To keep her Pigtown food business alive during the pandemic, Sylva Lin did an about-face and transitioned from mostly corporate catering, which dried up, to become more of a neighborhood grocer.
Switching gears to meet demand during the health crisis would have been nearly impossible, Lin said, without the help of several emergency loans and grants that helped pay the rent and employees.
But even as life slowly returns to normal, Lin and other Baltimore merchants say they’re far from out of the woods and still need help. Many small-business owners are struggling with keeping a venture they’ve had to reinvent afloat.
Lin and others are hoping for relief through a recently expanded emergency COVID-19 program run by the U.S. Small Business Administration. Low-interest loans and small grants are available now to more businesses than ever through the Economic Injury Disaster Loan, or EIDL program, SBA officials say.
But because of processing backlogs, efforts to prevent fraud and a general lack of awareness about the program, funds have been slow to trickle down to businesses when they say they need it most.
“We’ve all invested the money that we’re grateful for, and it’s gotten us to this point,” Lin said. “But we need something to sustain ourselves to get through the next year. It’s scary.”
The portal where Lin checks on the progress of her loan has shown an “in process” status for months, and she was told her tax information still is being verified. She’s counting on the program to help sustain her newly expanded Culinary Architecture market, where neighborhood residents and university students buy produce and meat, plant-based products and homemade meat pies, among other grocery staples. As the catering business slowly comes back, she wants to expand her commercial kitchen.
The SBA initially launched the disaster loan program last year, then opened an expanded version to new as well as existing recipients in April. Last month, officials announced efforts to boost outreach to businesses.
“Getting these remaining EIDL funds into the hands of businesses is critical,” a senior SBA official said during a June media briefing. “We’re encouraging as many small businesses and nonprofits to apply for this economic relief aid as possible.”
The program is designed to help small businesses meet obligations and expenses that could have been met if not for the health crisis.
In early April, low-interest loans of up to $500,000 became available based on economic injury, an increase from last year’s cap of $150,000.
Two grants now are available through the program as well, one for $10,000 and one for $5,000. The smaller grants, first offered in late April, are earmarked for businesses with fewer than 10 employees in low-income communities that lost more than 50% of revenue during an eight-week period after the start of the pandemic compared with a year earlier. To be considered for either or both grants, a business must apply for a loan. Businesses can be awarded grants even if they are denied a loan or decide not to accept it.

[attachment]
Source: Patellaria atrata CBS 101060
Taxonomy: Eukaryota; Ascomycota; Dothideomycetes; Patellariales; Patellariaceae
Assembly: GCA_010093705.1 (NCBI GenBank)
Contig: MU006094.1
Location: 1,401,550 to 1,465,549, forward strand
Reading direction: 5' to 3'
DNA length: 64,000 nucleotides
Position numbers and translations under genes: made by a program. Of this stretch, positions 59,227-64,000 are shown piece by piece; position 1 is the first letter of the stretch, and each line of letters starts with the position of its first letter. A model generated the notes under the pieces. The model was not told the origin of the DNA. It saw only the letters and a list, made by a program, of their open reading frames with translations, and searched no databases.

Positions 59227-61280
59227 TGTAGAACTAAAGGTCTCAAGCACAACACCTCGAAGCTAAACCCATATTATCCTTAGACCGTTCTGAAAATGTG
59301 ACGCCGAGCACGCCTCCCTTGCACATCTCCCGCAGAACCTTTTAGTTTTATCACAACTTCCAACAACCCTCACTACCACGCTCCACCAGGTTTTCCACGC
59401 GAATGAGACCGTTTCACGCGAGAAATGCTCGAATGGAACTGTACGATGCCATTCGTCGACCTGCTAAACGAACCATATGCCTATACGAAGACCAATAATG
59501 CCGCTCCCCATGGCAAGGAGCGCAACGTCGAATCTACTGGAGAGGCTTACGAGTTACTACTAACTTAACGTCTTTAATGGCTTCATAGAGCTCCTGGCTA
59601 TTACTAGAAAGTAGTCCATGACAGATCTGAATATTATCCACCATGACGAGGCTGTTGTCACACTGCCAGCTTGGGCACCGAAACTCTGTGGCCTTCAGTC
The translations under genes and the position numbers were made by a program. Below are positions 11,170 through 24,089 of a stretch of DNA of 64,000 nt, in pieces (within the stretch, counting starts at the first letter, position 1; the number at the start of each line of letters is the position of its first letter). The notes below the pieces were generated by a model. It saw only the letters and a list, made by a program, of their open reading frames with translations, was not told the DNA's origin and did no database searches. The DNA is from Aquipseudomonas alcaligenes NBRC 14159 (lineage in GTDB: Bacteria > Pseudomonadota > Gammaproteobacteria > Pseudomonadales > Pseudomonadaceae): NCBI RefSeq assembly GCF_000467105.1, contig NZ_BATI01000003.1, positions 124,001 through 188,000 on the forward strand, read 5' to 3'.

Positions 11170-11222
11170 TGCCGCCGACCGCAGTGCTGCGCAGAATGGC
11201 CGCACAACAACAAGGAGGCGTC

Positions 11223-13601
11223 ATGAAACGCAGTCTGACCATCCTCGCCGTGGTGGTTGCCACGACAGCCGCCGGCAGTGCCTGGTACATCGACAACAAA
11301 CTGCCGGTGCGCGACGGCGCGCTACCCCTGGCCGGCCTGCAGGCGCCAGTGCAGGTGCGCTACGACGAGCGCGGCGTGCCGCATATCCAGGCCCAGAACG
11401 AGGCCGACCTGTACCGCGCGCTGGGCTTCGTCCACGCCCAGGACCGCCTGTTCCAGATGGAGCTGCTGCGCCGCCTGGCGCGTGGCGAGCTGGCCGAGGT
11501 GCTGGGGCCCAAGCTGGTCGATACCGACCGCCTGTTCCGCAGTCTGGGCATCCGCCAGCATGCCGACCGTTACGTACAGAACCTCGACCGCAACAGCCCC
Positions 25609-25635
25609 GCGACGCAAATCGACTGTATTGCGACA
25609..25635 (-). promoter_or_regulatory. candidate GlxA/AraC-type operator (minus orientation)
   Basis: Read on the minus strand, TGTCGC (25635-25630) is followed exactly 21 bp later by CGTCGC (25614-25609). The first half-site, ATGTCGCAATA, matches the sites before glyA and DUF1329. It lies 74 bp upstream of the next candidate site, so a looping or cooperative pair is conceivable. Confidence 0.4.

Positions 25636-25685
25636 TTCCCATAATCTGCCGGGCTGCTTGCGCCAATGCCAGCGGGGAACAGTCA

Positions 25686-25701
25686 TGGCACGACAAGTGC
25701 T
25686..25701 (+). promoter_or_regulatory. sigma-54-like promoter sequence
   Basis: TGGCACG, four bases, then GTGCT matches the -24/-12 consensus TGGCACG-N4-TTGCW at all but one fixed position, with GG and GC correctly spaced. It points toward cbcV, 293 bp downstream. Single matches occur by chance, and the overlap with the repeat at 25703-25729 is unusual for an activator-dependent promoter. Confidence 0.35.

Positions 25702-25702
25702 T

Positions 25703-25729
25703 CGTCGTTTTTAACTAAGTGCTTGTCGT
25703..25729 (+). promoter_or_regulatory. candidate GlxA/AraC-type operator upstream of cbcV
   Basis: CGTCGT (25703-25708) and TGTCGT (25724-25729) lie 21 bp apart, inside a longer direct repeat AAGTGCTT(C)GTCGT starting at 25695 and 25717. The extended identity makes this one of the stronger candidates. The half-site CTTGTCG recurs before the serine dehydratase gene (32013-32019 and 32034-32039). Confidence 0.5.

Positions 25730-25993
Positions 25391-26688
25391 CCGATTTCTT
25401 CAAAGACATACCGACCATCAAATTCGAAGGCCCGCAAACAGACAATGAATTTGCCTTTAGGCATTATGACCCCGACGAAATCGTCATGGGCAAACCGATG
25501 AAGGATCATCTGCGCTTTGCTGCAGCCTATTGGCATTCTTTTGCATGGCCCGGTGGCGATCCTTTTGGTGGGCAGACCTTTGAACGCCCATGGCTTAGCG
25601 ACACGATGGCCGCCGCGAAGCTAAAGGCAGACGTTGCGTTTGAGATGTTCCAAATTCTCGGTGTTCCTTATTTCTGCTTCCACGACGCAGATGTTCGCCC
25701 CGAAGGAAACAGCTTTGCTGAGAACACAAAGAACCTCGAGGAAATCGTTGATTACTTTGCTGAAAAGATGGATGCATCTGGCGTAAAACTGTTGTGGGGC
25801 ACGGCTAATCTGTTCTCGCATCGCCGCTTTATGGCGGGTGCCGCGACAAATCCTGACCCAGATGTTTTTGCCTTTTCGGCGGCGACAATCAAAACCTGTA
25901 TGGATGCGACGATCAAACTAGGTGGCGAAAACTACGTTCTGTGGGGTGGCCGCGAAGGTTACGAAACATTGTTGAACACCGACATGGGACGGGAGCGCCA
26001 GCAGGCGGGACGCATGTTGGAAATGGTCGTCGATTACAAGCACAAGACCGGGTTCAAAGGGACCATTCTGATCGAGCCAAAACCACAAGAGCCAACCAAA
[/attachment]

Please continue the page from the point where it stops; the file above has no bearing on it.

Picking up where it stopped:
SBA officials say they are working their way through a backlog of applicants stemming from an extensive process to verify tax information and prevent fraud. Only a fraction of the billions of dollars in available grants have been disbursed.
As of a July 15 SBA update, just $2.4 billion of $30 billion allocated for the $10,000 “targeted EIDL Advance” grants had been approved. And only $1 billion in $5 billion of the $5,000 “supplemental targeted advance” grants had been approved. In Maryland, 5,500 applicants received $46 million in the larger grants and just over 4,000 applicants received $20.3 million in $5,000 grants.
LaTonya Turnage, who was forced to close her Elite Secrets Bridal shop on North Charles Street for four months during the pandemic, was notified that she qualifies for $15,000 of the EIDL grants.
“Everything went through and I got approved, but then it was deposited to the wrong bank account,” Turnage said. “I don’t know how they got the wrong account information.”
She is still waiting, though she was assured that the funds are being reprocessed. She’s hoping to put the money toward a planned second location, now vacant space at One Charles Center on North Charles Street, where she plans to open a bridal design studio with the help of The Downtown Boost, a Downtown Partnership program to support small, minority-owned businesses downtown.